CSA collects less cash than old unit

BY POLLY TOYNBEE

The Child Support Agency is collecting far less money from absent fathers than the system it replaced, according to a study by the Network Against the Child Support Act. The CSA did not deny the findings yesterday.

Before the CSA was set up in April 1993, money was recouped from absent fathers whose former partners claimed benefits.

The Department of Social Security's liable relatives unit collected pounds 313m in its last year, with a staff of 1,600. The CSA last year only collected pounds 44m with a staff of 6,500. A further pounds 108.61m was collected via maintenance agreements inherited from the old unit.

This shows that each CSA officer has only collected pounds 6,797 in new money, while under the old system each officer collected pounds 195,625. Operating costs under the CSA are estimated at pounds 8.31 per case; under the old scheme each case cost pounds 3.42.

However, the report does show a further pounds 20.43m was saved from the social security budget as a result of the money collected from fathers lifting mothers off benefit altogether.

By far the biggest success the CSA has had has been in exposing benefit fraud. Following CSA inquiries so many parents with care abruptly stopped claiming benefit that pounds 165.95m has been saved. This is thought to be due to fraud where couples said they had separated, each claimed more benefit separately, but were in fact still living together. In other cases mothers on benefit may also have been receiving undeclared funds from absent fathers.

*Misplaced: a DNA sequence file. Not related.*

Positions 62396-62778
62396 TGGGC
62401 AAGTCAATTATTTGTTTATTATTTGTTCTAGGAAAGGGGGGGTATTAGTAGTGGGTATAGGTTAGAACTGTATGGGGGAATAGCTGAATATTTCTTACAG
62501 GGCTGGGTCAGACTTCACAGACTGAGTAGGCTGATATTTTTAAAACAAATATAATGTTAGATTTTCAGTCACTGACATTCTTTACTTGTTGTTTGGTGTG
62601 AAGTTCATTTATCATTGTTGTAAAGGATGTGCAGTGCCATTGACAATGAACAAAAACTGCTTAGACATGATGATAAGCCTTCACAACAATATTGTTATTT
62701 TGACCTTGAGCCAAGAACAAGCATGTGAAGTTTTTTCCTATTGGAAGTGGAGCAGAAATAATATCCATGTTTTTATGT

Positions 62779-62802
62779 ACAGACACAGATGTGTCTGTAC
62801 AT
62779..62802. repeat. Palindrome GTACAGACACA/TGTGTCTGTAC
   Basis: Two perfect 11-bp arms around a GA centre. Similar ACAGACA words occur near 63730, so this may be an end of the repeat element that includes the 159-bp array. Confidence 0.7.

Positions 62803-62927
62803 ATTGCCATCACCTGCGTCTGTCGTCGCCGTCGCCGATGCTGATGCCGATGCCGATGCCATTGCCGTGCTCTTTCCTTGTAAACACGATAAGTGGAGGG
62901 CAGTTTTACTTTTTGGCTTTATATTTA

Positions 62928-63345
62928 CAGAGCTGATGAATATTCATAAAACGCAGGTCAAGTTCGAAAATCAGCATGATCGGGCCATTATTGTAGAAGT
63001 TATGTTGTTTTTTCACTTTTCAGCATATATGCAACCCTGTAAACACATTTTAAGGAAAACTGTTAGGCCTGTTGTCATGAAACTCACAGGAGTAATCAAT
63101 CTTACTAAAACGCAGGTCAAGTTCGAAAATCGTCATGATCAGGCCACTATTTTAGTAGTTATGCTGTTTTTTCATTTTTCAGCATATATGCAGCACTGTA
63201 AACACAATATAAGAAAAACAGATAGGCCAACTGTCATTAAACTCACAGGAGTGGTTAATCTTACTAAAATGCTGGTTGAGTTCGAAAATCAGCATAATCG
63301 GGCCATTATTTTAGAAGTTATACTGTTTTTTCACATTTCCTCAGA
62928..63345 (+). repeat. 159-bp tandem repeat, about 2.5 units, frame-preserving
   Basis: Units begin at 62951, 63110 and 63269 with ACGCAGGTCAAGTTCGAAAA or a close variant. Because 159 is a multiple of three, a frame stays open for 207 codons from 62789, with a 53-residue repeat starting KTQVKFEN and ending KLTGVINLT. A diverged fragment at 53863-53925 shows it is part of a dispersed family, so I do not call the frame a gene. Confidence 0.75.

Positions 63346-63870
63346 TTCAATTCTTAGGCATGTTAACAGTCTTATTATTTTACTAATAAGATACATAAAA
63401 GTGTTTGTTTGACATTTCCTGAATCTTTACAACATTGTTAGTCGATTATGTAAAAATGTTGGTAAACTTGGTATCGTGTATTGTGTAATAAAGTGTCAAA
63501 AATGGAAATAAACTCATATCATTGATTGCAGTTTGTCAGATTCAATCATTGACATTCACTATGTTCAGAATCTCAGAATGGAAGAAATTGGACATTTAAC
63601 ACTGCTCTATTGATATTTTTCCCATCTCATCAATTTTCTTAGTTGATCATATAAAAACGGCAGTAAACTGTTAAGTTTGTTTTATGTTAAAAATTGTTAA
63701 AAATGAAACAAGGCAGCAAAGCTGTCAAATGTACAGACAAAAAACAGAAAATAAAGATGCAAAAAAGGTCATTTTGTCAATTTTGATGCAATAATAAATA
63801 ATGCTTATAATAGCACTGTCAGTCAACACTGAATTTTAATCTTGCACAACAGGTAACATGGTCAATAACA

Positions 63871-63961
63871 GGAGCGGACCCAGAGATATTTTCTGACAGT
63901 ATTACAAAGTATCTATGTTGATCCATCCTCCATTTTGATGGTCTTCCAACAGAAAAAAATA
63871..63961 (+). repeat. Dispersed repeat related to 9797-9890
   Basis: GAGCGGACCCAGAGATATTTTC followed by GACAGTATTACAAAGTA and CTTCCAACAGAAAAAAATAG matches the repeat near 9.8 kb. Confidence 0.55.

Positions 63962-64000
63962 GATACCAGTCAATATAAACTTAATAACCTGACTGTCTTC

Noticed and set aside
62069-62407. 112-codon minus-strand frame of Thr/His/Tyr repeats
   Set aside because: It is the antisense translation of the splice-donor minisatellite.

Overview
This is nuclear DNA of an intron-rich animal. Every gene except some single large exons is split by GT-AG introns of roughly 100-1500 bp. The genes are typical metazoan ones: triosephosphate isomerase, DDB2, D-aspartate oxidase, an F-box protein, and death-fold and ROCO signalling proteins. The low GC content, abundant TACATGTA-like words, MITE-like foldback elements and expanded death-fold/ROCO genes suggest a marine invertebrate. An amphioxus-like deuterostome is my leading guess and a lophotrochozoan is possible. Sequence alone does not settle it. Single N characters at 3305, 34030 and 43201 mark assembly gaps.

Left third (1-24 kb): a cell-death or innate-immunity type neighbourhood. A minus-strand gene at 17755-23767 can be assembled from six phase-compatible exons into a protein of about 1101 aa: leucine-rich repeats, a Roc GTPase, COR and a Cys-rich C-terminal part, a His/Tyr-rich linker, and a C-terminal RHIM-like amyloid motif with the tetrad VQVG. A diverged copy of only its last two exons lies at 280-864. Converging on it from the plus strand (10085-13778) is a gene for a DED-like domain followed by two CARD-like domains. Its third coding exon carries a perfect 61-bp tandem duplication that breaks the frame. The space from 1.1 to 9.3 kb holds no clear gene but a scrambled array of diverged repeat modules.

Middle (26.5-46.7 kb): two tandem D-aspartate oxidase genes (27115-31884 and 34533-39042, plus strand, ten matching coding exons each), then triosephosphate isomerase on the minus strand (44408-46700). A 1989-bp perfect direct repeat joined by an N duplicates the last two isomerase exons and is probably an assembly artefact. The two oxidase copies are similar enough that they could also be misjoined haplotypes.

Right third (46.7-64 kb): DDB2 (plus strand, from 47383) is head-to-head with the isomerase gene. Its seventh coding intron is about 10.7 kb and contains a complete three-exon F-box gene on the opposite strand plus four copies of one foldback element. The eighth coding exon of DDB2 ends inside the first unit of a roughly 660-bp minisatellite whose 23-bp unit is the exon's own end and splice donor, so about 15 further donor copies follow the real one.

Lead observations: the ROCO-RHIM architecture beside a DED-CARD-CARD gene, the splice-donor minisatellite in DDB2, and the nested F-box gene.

The CSA says it has cleared over 800,000 cases. However, only 299,000 full assessments have been made, while 403,000 have been "cleared without assessment". These are cases where sabotage by one parent, usually the absent father, has prevented it gaining enough information and it has abandoned the attempt at collection.

The other 129,000 are interim assessments where the CSA, having failed to get a response, makes a high estimated charge to scare parents into responding. Few of these have been paid.

Start your day with The Independent, sign up for daily news emails
Have you tried new the Independent Digital Edition apps?
News
ebookA unique anthology of reporting and analysis of a crucial period of history
Latest stories from i100
Have you tried new the Independent Digital Edition apps?
Independent Dating
and  

By clicking 'Search' you
are agreeing to our
Terms of Use.

iJobs Job Widget
iJobs General

Guru Careers: Software Developer / C# Developer

£40-50K: Guru Careers: We are seeking an experienced Software / C# Developer w...

Guru Careers: Software Developer

£35 - 40k + Benefits: Guru Careers: We are seeking a Software Developer (JavaS...

SThree: Trainee Recruitment Consultant / Resourcer

£18000 - £23000 per annum + Commission: SThree: As a Trainee Recruitment Consu...

Ashdown Group: UI Developer - (UI, HTML, CSS, JavaScript, AngularJS)

£25000 - £40000 per annum: Ashdown Group: UI Developer - (UI, JavaScript, HTML...

Day In a Page